Lately I’ve been keenly aware of the lack of margin that exist in my life. This isn’t true about every area of my life, but it’s certainly true regarding my work.
In the past few months I’ve step out to pursue a new path. The work has been challenging, exhilarating, and all consuming. I absolutely love what I get to do every day, that's why it's hard to know when to stop.
My favorite definition of margin is: an amount allowed or available beyond what is actually necessary.
We all know margin is important. Margin allows us to run at a pace that’s sustainable without feeling overwhelmed. But let's be honest, how good are you at having and maintaining good margin? When the available amount of time, money, or [insert your own challenge here] is beyond what is actually necessary, how likely are you to set a healthy limit and give yourself the margin you need?
Here’s my problem, whenever I feel pressure to get something done I begin to pedal harder and faster. I reason that if I overwork for a short period of time, it will help me get ahead and get on top of things, which will result in gaining the margin I want.
It was a lack of margin that motivated me to get our family’s finances in order years ago. Bills and financial obligations had become overwhelming. Under that pressure I did what I thought was right, work more to make more money. I took on another job, and then another, until I was working 16 to 20 hours per day six to seven days a week.
For a short time our financial margin increased. We finally had some breathing room, but the margin in every other area of my life was now nonexistent. I had fixed one problem at the expense of creating many more!
Taking from what’s available only that which is actually necessary
The answer to increasing margin is not to do more or run faster in order to gain control. The answer is to first determine that which is necessary from that which is available.
Just because you can do something doesn’t mean you should.
Set your goals and work hard to reach them, but do so only after you’ve established your personal 'necessary.' Get crystal clear about this. Choose what you really want from everything that’s available and then focus on doing only that.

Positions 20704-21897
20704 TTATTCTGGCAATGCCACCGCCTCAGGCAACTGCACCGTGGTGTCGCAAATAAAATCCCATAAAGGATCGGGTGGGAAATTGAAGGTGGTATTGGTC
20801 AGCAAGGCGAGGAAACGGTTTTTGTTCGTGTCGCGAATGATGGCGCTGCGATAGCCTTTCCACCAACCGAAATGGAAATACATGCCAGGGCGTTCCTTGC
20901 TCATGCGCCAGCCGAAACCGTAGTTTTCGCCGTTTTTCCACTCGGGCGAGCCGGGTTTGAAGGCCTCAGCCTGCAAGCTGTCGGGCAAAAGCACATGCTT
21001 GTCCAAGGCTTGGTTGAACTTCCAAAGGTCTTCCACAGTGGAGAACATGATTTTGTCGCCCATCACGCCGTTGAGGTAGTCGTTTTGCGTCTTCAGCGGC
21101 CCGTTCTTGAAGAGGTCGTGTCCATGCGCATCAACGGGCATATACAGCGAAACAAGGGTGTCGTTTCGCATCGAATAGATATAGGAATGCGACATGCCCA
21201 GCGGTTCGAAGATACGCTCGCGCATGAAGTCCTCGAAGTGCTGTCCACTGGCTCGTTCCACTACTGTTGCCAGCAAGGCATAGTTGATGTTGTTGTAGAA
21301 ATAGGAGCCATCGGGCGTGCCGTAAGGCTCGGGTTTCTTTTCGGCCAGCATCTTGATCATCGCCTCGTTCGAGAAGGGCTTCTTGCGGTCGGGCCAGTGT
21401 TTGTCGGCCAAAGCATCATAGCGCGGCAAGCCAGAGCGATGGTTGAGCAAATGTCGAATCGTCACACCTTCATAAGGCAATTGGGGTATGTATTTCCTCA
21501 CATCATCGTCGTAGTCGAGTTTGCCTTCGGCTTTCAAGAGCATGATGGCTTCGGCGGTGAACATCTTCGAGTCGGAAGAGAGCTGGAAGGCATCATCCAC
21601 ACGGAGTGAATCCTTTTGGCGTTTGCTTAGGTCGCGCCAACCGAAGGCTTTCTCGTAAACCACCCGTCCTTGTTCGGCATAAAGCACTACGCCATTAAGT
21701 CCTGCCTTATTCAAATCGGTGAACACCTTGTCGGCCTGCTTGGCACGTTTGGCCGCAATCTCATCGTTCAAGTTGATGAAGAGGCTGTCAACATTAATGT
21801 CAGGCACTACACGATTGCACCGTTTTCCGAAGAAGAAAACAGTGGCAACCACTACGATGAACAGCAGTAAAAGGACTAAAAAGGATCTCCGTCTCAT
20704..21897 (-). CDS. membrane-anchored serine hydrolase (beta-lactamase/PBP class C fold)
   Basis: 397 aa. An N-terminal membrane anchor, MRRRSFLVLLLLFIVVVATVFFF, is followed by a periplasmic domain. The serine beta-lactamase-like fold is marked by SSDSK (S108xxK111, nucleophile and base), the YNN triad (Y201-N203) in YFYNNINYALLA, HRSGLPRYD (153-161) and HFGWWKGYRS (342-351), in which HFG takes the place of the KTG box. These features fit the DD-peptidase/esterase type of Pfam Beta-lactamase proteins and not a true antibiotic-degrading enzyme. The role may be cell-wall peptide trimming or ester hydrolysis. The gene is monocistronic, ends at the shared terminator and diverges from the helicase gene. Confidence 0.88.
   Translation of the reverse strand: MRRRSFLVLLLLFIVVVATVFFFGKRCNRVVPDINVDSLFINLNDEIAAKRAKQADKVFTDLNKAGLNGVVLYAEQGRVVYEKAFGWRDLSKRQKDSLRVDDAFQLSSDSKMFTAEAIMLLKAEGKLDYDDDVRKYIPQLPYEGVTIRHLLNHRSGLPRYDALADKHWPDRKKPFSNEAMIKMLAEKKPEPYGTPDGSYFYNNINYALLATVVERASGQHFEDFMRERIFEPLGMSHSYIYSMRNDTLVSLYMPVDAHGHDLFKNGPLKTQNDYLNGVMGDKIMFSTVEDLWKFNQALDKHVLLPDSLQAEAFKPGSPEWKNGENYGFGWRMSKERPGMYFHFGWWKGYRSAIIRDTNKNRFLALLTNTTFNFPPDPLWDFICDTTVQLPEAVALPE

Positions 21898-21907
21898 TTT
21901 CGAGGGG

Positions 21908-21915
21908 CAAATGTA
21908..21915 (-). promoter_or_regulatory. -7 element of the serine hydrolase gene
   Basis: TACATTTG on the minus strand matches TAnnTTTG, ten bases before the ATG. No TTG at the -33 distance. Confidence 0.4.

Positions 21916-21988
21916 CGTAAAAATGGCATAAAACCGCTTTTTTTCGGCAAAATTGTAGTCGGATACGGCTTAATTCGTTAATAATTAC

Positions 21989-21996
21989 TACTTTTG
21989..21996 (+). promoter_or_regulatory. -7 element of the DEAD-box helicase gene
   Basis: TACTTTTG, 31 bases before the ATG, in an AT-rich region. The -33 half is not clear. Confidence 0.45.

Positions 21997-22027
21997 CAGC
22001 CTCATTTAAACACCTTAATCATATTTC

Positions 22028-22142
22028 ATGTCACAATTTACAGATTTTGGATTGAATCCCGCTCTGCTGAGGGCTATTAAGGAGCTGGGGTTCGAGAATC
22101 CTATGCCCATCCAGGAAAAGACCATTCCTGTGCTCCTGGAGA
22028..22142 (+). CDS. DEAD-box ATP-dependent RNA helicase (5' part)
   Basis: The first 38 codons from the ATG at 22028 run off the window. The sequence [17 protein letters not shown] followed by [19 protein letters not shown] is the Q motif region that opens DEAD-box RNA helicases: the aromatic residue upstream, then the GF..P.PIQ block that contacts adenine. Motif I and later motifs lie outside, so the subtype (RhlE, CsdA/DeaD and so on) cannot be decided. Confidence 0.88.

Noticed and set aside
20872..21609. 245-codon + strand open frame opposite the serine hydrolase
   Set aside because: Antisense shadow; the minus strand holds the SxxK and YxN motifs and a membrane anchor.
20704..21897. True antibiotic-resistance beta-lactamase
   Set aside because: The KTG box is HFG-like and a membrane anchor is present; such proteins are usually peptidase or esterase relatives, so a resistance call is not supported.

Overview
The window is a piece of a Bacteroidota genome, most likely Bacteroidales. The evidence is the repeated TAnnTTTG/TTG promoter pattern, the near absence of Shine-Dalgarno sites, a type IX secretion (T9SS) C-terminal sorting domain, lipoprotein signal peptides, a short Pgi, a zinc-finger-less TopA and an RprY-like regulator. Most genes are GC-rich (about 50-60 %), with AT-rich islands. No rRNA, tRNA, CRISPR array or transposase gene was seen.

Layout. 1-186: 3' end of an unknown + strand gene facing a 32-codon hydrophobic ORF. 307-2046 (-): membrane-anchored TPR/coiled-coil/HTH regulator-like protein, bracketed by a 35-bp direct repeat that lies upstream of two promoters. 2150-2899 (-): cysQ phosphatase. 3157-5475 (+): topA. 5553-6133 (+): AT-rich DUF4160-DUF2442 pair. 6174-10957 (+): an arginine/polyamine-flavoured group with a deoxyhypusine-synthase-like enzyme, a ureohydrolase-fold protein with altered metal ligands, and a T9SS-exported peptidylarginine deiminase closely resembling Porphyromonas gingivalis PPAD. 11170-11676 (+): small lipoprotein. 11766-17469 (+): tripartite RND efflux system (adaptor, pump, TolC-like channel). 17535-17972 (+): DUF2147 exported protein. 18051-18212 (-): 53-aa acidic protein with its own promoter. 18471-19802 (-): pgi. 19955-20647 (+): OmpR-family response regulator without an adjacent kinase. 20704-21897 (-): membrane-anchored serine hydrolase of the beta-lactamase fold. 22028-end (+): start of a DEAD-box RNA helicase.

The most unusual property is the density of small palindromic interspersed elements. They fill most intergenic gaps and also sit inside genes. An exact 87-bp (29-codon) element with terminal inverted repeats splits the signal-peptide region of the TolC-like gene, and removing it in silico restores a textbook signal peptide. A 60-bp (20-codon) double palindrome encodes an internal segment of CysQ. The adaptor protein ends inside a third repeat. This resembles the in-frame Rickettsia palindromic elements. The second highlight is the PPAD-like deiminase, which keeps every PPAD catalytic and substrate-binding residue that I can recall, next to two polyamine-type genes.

3 things you can do to increase margin
1. Schedule rest.
Rest needs to be part of your necessary. If accomplishing your goals doesn't leave room for rest, it means you've taken on too much. Rest is important to our body and our mind. In addition to productivity, working without proper spaces of rest has proven to diminish creativity and the quality of work. To be at your best you must make room for proper periods of rest.
2. Prioritize, schedule, and stick to a plan.
Productivity is directly linked to job satisfaction. Getting things done makes you feel good while not getting things done has the opposite effect. Prioritizing your work and scheduling each task is an effective way to ensure you’re doing only what’s necessary to move you toward your goals. It’s too easy to get distracted and waste time. Getting Things Done by David Allen is a great resource to help you be more productive.
3. Say “No”
If you’re going to maintain margin, you can’t do everything and you can’t be everyone’s go-to person. It’s okay to say "No.” In fact, more often than not, it’s the right answer.
Years ago, a friend introduced me to a phrase I’ve never forgotten, “Don’t take their monkeys.” People can sometimes make their problems, the monkeys on their backs, your problems. They come asking you for help, but what they’re really doing is handing you their problems for you to fix. You must recognize when helping is really helping and not enabling. My plan is to only say “Yes” when I’ve got a good handle on my own tasks and when helping is actually helping.
Want to join me in increasing margin in your life? Incorporate at least one these into your own life today!
I’d love to hear your thoughts on margin and how you’ve been able to gain and maintain it in your finances or any other area of your life.